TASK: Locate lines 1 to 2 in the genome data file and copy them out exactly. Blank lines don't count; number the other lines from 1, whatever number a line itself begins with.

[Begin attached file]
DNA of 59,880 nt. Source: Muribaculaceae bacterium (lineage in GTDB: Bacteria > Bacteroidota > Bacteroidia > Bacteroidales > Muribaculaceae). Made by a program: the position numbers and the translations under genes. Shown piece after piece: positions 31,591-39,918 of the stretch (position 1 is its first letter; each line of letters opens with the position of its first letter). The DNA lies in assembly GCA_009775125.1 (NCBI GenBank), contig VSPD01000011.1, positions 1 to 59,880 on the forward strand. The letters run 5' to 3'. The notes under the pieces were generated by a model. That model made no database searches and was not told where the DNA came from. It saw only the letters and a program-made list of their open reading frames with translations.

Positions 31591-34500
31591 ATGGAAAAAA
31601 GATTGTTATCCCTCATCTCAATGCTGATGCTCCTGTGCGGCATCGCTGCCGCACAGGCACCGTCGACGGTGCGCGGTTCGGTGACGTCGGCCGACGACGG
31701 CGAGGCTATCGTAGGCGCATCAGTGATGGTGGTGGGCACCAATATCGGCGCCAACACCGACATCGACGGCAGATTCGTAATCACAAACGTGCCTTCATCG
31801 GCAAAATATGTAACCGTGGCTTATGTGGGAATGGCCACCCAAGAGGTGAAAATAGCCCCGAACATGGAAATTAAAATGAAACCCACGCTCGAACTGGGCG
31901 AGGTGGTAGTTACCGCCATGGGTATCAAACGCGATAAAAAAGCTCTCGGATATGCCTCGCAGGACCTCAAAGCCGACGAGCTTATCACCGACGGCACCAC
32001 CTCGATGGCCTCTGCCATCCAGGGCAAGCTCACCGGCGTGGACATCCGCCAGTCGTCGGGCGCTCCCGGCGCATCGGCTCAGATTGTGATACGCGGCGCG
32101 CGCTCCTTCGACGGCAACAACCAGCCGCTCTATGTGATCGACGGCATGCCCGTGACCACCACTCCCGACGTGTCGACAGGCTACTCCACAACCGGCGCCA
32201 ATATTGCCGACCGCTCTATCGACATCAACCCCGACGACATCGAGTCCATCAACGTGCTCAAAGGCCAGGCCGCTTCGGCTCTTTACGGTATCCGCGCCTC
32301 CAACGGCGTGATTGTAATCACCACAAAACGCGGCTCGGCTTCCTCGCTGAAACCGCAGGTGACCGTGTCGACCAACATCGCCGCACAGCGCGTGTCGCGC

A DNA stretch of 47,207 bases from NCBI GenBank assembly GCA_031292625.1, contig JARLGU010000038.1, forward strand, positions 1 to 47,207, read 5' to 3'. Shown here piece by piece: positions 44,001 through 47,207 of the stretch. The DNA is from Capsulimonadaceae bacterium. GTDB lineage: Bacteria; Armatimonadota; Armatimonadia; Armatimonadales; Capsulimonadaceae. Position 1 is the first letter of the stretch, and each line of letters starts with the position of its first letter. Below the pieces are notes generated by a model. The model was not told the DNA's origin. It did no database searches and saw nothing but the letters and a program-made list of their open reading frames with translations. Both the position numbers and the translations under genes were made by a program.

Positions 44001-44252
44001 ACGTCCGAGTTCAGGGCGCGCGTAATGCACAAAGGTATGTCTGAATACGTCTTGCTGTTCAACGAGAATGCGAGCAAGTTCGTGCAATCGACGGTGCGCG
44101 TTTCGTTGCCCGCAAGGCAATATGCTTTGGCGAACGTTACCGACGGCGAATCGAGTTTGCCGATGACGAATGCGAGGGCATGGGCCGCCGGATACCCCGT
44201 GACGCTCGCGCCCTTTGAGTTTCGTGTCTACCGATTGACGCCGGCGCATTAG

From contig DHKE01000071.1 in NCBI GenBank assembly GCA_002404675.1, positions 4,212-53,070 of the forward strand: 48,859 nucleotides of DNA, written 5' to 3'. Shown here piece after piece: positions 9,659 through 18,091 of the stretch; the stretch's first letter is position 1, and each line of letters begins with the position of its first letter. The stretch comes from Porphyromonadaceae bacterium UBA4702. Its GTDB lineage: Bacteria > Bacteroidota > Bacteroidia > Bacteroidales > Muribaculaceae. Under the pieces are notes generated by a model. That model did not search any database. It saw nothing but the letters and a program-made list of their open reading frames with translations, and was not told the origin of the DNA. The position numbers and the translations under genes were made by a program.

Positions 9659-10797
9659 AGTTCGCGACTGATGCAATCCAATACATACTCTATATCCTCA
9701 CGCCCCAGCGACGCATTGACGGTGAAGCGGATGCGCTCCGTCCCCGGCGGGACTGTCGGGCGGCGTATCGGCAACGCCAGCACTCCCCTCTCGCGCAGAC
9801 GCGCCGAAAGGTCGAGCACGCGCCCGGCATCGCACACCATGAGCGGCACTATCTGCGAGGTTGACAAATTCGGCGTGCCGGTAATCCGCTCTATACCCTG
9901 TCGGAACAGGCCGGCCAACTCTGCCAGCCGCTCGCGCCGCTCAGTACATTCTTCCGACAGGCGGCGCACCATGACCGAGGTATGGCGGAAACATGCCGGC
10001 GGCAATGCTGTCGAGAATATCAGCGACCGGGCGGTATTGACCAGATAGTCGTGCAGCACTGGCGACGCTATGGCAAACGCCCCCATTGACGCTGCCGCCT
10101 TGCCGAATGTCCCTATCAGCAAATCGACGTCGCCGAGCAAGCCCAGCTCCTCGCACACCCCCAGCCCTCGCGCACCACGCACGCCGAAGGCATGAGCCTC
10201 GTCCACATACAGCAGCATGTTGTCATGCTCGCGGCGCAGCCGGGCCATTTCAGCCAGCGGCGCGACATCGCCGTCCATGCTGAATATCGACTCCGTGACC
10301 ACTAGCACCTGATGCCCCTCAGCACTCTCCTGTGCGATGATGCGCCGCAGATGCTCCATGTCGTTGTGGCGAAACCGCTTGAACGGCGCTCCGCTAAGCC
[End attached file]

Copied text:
DNA of 59,880 nt. Source: Muribaculaceae bacterium (lineage in GTDB: Bacteria > Bacteroidota > Bacteroidia > Bacteroidales > Muribaculaceae). Made by a program: the position numbers and the translations under genes. Shown piece after piece: positions 31,591-39,918 of the stretch (position 1 is its first letter; each line of letters opens with the position of its first letter). The DNA lies in assembly GCA_009775125.1 (NCBI GenBank), contig VSPD01000011.1, positions 1 to 59,880 on the forward strand. The letters run 5' to 3'. The notes under the pieces were generated by a model. That model made no database searches and was not told where the DNA came from. It saw only the letters and a program-made list of their open reading frames with translations.

Positions 31591-34500